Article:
triangles, 3 leaf triangles and 1 background triangle. Sew two triangles together as shown.
Next, sew a small triangle to the 2 squares. Sew a small triangle to the one
square. Sew the three rows
together. Iron the seams to they next as much as possible. You will always sew one of the short
sides of the leaf triangles to the half square triangle pieces. Sew the single
triangle to the first two rows. Next fold the just sewn unit in half and mark
the center with a small crease at the edge. Do the same for the larger background triangle. Match the centers and pin the pieces
together. Sew the seam. Iron
toward the background fabric. Set aside.
¼” from the leaf triangle. (Photo below shows the placement after I cut
the excess off… sew first then cut!) Trim the excess then iron towards the leaf
Mark the bottom of the
trunk ¼” from the short edge. Line
the long side of the background triangle to the edge of the trunk rectangle
with the end of the point at the ¼” mark of trunk. Sew, repeat with the other
side. Notice that the trunk does not go the full length of the diagonal
Fold in half
along the trunk and mark with a crease.
Do the same with one leaf triangle cut from the 4 7/8” square.
Match the two center points, right
sides together. Pin. Stitch ¼” from the leaf triangle.
(Photo below shows the placement after I cut the excess off… sew first then
cut!) Trim the excess then iron towards the leaf section. I saved those 2 extra triangles just in case they might be used some where.
Line up your 5 ½” mark on
your ruler with the point of the leaf. Trim the excess trunk and background
off. Turn the ruler around, line
up the just trimmed section on the 5 ½” mark and trim the rest of the background
off. Although this may seem like a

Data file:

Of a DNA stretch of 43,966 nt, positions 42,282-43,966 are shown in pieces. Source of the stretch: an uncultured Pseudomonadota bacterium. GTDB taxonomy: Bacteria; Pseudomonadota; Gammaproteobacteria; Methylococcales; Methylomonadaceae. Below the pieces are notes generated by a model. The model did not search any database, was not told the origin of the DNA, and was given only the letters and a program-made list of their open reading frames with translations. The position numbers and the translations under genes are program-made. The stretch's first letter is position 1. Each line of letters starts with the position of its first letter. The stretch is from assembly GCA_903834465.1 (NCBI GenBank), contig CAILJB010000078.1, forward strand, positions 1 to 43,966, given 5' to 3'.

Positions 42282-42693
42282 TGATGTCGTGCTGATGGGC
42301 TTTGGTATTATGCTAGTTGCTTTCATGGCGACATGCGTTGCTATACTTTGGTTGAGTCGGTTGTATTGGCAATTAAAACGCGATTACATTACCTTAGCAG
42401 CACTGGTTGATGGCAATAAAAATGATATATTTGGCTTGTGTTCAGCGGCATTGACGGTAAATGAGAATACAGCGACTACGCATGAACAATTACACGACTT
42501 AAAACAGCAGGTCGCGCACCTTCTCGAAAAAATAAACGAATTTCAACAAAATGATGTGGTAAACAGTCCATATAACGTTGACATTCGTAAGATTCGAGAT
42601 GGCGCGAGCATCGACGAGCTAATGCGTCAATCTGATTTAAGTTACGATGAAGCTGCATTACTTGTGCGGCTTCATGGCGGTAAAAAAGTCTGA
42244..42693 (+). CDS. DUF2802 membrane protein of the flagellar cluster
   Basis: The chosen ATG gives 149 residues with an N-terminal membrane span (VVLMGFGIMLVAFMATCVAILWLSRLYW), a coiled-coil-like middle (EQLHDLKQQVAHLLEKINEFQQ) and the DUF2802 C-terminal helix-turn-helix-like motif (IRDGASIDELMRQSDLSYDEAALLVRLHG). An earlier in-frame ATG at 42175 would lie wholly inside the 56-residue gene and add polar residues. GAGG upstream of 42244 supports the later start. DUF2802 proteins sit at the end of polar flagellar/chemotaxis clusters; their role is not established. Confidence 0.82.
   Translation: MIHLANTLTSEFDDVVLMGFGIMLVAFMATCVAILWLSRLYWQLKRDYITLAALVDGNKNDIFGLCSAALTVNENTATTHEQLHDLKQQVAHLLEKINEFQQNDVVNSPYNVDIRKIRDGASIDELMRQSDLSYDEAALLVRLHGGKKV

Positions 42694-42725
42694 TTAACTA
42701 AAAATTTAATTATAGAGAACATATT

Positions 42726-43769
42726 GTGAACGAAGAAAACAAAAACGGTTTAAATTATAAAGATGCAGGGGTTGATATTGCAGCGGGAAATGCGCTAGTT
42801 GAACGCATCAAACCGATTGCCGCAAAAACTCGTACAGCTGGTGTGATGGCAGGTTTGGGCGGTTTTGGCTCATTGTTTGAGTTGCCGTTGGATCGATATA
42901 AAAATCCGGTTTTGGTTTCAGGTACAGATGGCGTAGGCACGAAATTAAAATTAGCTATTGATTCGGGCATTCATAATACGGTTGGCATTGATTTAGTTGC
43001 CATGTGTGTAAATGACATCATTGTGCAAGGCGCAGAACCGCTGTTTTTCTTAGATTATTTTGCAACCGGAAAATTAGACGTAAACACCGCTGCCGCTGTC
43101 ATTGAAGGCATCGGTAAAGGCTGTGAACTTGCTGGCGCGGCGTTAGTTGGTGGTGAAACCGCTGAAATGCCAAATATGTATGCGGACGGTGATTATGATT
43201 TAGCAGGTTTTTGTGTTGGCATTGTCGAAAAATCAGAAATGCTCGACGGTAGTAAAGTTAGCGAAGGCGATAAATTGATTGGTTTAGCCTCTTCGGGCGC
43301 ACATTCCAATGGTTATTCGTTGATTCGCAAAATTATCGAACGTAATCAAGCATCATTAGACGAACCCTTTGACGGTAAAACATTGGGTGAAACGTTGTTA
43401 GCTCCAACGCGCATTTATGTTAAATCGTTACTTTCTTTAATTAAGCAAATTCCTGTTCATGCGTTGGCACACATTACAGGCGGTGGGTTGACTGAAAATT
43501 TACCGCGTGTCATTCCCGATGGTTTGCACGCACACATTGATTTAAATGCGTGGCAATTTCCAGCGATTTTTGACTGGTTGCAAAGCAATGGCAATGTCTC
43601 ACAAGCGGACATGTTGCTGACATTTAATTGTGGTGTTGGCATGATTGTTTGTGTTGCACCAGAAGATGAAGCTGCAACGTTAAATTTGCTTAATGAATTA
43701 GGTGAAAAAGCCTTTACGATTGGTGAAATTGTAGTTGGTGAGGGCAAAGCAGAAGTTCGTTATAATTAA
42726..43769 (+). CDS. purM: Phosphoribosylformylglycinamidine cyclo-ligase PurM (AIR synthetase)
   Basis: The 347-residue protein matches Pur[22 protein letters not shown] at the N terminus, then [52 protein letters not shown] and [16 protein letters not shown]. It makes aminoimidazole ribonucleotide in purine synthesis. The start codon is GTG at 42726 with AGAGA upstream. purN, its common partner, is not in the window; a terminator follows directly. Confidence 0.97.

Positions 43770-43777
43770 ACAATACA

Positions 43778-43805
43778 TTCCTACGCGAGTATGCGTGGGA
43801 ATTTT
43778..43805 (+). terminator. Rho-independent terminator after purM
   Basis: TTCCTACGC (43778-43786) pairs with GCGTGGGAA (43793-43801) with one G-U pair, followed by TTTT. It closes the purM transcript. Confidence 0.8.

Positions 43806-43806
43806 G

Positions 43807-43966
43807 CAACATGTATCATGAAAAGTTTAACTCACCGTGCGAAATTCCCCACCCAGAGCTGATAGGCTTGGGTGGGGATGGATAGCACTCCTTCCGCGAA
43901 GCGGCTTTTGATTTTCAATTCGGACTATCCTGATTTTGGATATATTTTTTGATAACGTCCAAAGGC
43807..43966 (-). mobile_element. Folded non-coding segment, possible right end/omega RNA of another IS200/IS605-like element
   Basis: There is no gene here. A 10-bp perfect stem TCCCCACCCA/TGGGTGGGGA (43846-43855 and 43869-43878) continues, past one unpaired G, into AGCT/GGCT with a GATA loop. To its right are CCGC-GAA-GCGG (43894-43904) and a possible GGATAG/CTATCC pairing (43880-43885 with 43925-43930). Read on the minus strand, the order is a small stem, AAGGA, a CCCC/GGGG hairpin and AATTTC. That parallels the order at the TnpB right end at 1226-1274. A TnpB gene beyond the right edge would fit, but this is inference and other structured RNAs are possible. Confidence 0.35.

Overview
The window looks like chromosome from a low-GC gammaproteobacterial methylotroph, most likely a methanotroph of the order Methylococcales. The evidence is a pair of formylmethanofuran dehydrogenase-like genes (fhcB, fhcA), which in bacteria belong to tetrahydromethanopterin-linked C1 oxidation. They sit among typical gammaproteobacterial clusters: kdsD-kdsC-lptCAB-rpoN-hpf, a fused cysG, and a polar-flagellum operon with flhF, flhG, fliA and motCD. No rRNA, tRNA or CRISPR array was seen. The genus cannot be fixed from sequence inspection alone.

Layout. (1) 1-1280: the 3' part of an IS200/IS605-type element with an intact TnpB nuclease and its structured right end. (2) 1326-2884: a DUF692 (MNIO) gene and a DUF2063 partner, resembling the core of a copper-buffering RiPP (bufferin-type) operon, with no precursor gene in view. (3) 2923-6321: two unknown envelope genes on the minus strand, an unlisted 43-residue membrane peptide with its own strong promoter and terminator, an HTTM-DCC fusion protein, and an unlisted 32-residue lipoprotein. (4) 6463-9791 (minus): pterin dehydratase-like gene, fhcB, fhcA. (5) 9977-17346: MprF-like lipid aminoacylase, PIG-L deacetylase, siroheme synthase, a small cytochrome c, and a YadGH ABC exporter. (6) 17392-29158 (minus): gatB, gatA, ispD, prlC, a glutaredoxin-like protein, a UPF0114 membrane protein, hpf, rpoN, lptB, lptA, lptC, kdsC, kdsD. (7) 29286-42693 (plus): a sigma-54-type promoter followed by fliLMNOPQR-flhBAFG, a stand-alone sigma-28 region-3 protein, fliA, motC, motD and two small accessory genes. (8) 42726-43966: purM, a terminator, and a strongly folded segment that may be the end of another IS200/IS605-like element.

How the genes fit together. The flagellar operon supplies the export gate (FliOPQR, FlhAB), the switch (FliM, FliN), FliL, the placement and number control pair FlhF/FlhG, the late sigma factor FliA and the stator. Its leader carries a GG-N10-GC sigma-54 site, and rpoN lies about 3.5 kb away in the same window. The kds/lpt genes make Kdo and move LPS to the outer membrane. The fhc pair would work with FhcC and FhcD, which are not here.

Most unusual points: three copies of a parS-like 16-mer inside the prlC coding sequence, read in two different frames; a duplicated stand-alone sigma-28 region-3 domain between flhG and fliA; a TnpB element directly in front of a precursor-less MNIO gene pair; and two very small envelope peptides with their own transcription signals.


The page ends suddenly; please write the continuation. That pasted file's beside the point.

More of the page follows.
strange way to make this unit it does work.
Using the trunk picture
below as a guide make the trunk side pieces. Sew a trunk/background half square
triangle to the 1 ½” by 4 ½” background. Repeat. Attach one of the
trunk/background pieces to the bottom of the trunk/leaf unit. Iron so that
seams are the least bulky. Add a 1 ½” background square to the remaining
trunk/leaf unit. Sew it to the other side of the trunk/leaf unit. Nest seams as much as possible. This unit should measure 6 ½”. Trim carefully if it is too big.
Lay out the units as shown
below. Iron the seams so that they nest as much as possible.
Carefully trim the leaf
units to 3 ½” square. Be careful
not to cut off the points. If any
of the blocks are way too big consider your seams – are the seams smaller than
a quarter inch? Is the block too
small – the seams might be too big. Restitch as needed and then trim your
blocks. Your goal is to have all of these points showing – none of them chopped
Sew the two side units
together, press and then sew to the trunk unit. Sew the three units together,
nesting seams as you are able. 3
½” strip of blocks to the trunk strip nesting the seams by ironing in opposite
Iron your finished block.
Trim to 9 ½”.
just finished the hardest block in the quilt. . . well, I’m pretty sure there
won’t be any block harder than this one…. But, no promises. Questions? Email me
If any one has made any of these blocks I'd like to see pictures and share them on this blog. Happy Quilting All!